The flyer posted on the UCLA campus advertised that Professor Khaled Abou El Fadl would lead "an informal discussion about Shariah and its role and impact in the West." Instead, students were treated to "a meandering, repetitive lecture that had little or nothing to do with the stated premise," wrote Cinnamon Stilwell and Eric Golub of Campus Watch.
Much of Abou El Fadl's November 3 talk consisted of outlandish falsehoods about writers who have criticized radical Islam, including Daniel Pipes, Steven Emerson and Robert Spencer.
To illustrate how lucrative "Islam bashing" and "Shariah bashing" have supposedly become, Abou El Fadl claimed that Spencer made $4 million last year and received $10,000 per speech. To make $4 million at $10,000 per speech would require that Spencer give more than 400 speeches per year – more than one a day.
"I have never made $4 million a year, or anything close to it," Spencer said in response. "I have never charged $10,000 for a talk, or anything close to it. Khaled Abou El Fadl is lying outright."
Abou El Fadl, who teaches Islamic jurisprudence at the UCLA School of Law, also quoted Spencer as stating that Islam lacks "an interpretative tradition." Spencer responded: "I never said that. I said they don't have an interpretative tradition that mitigates the literal force of the Qu'ranic verses inciting to violence. Obviously, they have an interpretative tradition; I discuss it at length in several books."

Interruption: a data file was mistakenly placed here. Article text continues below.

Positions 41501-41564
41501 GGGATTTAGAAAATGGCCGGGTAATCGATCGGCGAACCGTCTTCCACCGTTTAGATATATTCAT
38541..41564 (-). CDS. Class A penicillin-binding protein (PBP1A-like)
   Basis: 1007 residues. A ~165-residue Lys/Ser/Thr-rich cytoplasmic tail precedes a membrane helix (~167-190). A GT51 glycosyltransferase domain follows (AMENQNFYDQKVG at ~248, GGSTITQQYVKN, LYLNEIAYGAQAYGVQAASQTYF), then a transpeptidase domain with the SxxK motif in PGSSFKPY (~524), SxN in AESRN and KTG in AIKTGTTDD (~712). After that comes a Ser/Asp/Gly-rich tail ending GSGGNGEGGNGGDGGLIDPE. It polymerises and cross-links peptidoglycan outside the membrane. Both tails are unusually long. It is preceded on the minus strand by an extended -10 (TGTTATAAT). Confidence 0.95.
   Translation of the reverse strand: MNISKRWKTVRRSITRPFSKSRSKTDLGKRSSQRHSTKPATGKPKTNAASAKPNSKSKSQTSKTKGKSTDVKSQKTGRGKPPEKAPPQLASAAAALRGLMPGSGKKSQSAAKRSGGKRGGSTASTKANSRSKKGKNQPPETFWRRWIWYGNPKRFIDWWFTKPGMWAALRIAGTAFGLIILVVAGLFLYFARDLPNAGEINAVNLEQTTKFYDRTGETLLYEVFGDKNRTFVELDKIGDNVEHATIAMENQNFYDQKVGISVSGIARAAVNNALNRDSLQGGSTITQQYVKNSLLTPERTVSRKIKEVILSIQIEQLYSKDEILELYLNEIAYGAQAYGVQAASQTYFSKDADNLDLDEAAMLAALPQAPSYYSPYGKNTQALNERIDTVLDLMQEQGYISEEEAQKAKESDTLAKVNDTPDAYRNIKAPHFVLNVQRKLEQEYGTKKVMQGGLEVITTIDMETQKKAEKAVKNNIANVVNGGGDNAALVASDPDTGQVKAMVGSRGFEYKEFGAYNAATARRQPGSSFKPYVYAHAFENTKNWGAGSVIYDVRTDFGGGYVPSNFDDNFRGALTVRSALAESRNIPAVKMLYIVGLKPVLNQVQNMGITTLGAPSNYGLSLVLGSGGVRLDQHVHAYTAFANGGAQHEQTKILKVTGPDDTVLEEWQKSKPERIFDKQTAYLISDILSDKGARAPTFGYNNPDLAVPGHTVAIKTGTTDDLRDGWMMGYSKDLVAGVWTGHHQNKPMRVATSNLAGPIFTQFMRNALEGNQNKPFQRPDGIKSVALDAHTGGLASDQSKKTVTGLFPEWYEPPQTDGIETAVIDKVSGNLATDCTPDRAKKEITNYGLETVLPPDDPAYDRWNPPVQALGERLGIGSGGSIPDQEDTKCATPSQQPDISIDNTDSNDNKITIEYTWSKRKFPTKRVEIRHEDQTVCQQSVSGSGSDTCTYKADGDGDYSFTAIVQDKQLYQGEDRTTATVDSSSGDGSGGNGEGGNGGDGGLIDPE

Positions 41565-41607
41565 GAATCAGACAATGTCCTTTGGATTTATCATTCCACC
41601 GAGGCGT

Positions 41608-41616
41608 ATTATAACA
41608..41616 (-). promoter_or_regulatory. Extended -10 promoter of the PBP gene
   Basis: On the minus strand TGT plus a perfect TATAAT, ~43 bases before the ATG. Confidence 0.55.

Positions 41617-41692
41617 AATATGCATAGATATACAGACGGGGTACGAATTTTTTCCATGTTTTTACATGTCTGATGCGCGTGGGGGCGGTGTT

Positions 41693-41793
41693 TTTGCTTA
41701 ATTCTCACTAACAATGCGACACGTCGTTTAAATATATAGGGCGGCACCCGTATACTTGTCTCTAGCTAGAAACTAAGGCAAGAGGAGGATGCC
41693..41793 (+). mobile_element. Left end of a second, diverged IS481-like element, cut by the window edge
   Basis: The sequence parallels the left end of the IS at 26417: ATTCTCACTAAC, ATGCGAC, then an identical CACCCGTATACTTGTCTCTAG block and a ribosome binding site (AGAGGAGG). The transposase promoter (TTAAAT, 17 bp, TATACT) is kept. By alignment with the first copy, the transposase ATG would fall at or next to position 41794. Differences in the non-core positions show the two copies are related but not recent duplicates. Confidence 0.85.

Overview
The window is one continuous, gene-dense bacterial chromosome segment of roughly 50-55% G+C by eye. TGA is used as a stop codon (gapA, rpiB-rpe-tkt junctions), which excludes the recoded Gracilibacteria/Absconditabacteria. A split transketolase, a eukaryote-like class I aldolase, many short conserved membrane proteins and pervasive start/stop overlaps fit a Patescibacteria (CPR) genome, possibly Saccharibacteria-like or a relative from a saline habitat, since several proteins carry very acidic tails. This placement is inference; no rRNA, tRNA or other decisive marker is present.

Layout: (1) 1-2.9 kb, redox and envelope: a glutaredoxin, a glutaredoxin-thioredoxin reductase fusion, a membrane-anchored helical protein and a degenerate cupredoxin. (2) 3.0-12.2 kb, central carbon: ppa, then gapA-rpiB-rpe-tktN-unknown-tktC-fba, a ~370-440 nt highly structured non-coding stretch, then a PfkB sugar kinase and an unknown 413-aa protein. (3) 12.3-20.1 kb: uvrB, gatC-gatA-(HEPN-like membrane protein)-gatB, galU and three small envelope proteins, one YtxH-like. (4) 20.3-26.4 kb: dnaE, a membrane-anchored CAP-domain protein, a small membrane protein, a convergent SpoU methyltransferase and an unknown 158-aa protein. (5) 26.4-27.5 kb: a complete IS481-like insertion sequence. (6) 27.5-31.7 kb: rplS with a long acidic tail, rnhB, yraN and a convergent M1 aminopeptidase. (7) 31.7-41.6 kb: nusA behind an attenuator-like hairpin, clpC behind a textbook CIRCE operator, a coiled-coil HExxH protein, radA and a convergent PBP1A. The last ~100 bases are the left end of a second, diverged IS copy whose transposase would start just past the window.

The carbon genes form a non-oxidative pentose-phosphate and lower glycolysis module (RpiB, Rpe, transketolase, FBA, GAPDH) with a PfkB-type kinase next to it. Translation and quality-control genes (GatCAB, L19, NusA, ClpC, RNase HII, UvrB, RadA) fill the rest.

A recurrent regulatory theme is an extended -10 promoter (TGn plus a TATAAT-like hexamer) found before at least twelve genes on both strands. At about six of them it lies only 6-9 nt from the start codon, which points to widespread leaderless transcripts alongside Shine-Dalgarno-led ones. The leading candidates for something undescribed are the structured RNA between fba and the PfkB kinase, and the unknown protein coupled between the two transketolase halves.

Abou El Fadl also claimed that Steven Emerson, executive director of the Investigative Project on Terrorism, is regularly invited to "the very influential Ethics and Public Policy Institute," a think tank based in Qatar. "Emerson is a regular" at these events, sponsored by the Qatari royal family, Abou El Fadl claimed. "He brags about it constantly –he rubs elbows with the ambassadors, with the royals. The irony is…he gets to tell these people 'you're terrorists, you're animals, you're disgusting' and he'll be invited again and welcomed again and celebrated again."
Emerson countered that 1) he is not a member of the Ethics and Public Policy Institute; 2) he had never been to Qatar; and 3) he has never conferred with Qatari royalty.
In a separate column, Pipes also said Abou El Fadl distorted his views, including a claim that he wants to see a violent clash between moderate and extremist Muslims. "For the record," Pipes responds, "We hope that moderate Muslims will challenge Islamists in the realm of ideas, not by starting a religious war or engaging in violence."
"Abou El Fadl simply made up a story to suit his narrative," Stilwell and Golub wrote. "One wonders if El Fadl teaches his law students that lying about one's political opponents is acceptable professional behavior."